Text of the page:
RENSSELAER FALLS — A proposed comprehensive plan that would allow some types of commercial development in a residential zone on the village’s West Front Street is drawing harsh criticism from some community members and also raising ethical questions.
The controversy is centered on whether the proposed Comprehensive Canton Plan will allow for the creation of a waterfront overlay district on a 4-acre parcel on West Front Street along the Oswegatchie River that’s near several single-family homes.
An overlay district would allow for commercial development that could include a cafe/bar, an outdoor public venue for things like weddings, concerts, festivals, a kayak/canoe launch site and other uses.
John Danis and his wife, Bonnie, reside at 101 West Front St., just outside the village limits, They’re leading the effort to get the overlay district removed from the proposed Canton Comprehensive Plan before it’s adopted by the three elected boards involved: the Canton Town Board, the Canton Village Board and the Rensselaer Falls Village Board.
They believe commercial development could destroy their quiet neighborhood and they also argue that their dead-end road is too narrow to accommodate traffic that could be created and would be difficult for fire and rescue vehicles to access.
Besides concerns about the impact, the couple are questioning why Rensselaer Falls Mayor Michael Hammond was directly involved in advocating for the overlay district.
Mr. Hammond’s parents, Steven and Lisa Hammond, purchased the property in November 2016, removed the existing house with a controlled burn and cleared the land.
Mrs. Hammond has served for many years as the clerk and tax collector for both the town of Canton and the village of Rensselaer Falls.
During a public hearing held Monday night in the Rensselaer Falls Library, Mr. Danis questioned Mr. Hammond’s role in creating the comprehensive plan which is supposed to serve as a road map for the future development of the town of Canton and the villages of Canton and Rensselaer Falls.
“In retrospect, this whole three-year progression appears to be carefully planned strategy to establish a commercial zone in a residential neighborhood for personal financial gain,” Mr. Danis said, reading from a prepared statement. “The principal architect of the West Front Street overlay district was the mayor of Rensselaer Falls. In fact, the mayor’s parents own the entire overlay district and the mayor was prominently involved in the creation and definition of the West Front Street Overlay District. I think there are important ethical questions that need to be addressed, at the very least, and very possibly serious legal questions to be answered beyond that.”
About 25 people attended the hearing, including several who asked questions related to the impact commercial development would have on their street.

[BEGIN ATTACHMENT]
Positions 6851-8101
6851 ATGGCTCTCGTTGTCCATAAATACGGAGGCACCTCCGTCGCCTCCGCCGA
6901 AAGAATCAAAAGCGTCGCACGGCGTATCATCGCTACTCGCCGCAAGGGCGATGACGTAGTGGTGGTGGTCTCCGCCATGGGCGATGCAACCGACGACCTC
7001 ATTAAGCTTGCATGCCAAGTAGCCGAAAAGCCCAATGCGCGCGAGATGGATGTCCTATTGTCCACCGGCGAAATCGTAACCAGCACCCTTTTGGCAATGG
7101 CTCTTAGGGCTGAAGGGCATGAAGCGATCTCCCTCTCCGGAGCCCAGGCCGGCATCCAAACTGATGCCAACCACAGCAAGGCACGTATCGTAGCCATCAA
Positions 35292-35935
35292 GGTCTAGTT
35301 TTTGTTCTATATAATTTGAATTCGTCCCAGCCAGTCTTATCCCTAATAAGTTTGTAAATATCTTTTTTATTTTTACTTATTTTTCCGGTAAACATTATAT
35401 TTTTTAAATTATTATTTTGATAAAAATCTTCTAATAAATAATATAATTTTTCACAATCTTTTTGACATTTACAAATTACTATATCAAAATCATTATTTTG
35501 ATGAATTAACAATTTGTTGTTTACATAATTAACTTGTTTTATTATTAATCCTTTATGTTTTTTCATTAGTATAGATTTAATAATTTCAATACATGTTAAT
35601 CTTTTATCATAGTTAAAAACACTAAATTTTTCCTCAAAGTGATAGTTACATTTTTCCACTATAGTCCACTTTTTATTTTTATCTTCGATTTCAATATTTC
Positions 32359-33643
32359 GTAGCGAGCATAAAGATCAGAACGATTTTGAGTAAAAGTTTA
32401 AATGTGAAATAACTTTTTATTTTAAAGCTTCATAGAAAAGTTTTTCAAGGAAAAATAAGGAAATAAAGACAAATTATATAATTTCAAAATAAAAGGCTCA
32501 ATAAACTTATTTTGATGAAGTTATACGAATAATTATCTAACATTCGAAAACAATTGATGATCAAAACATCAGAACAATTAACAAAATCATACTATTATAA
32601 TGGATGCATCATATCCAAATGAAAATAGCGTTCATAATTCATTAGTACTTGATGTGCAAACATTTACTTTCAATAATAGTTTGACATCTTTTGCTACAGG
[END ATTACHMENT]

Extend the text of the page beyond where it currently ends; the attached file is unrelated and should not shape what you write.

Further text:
“I have read through the comp plan online. It isn’t easy to read through,” said Mary LaMere, of 53 W. Front St. “People are saying don’t make a rumor. Well, if we were brought in and told what’s going on instead of little flashes on social media saying this is what we want to do for Rensselaer Falls. Businesses are closing in Rensselaer Falls. Let’s concentrate on the business areas and bringing people in, not trying to change the waterfront.”
Ms. LaMere said she doesn’t believe the river in that area is safe for inexperienced kayakers.
James T. Smith, a Canton town board member who co-chaired the Canton Comprehensive Plan Committee, said it would be unfortunate if one aspect of the plan derails the whole document from being adopted. Canton Village Trustee Carol S. Pynchon also co-chaired the comprehensive plan committee.
He would like the three elected government boards to discuss the issues that have been raised and reach a consensus so that the plan — with or without the overlay district — can move forward.
“I’ll support the plan if it’s in there and I’ll support it if it’s not,” Mr. Smith said. “I try to focus more on the big picture.”
The overlay district could be removed from the plan or revised in some way such as mandate that a special use permit be required for commercial projects.
Mr. Smith said he’s taking into consideration that the Rensselaer Falls Village Board continues to support keeping the overlay district in the plan.
Mr. Hammond said any commercial development in the proposed West Front Street overlay district would still have to be approved by the village’s planning board and the village board.
“It’s not about one parcel. There are other people on the riverbank who have other dreams and aspirations,” Mr. Hammond said.
Referring to the comprehensive plan, he said, “It’s been a two-year process of public input and we have our final product here.”
Last week, the county Planning Board reviewed the proposed waterfront overlay district and expressed some concerns.
“The board felt that allowing for a waterfront overlay zone where commercial activities could take place was incongruous with the intent of the current residential zoning designation, which is the most restrictive in allowing commercial development,” the Planning Board wrote. “The Board noted that a potential land use conflict could arise, should this overlay district be adopted as written in the draft comprehensive plan. It was further noted that there is not a consensus within the community on the placement of an overlay district along this part of West Front Street. The board recommended that the involved municipalities and the Comprehensive Plan Committee examine ways to resolve the potential conflict that could arise between the existing residential base zone and the proposed waterfront overlay.”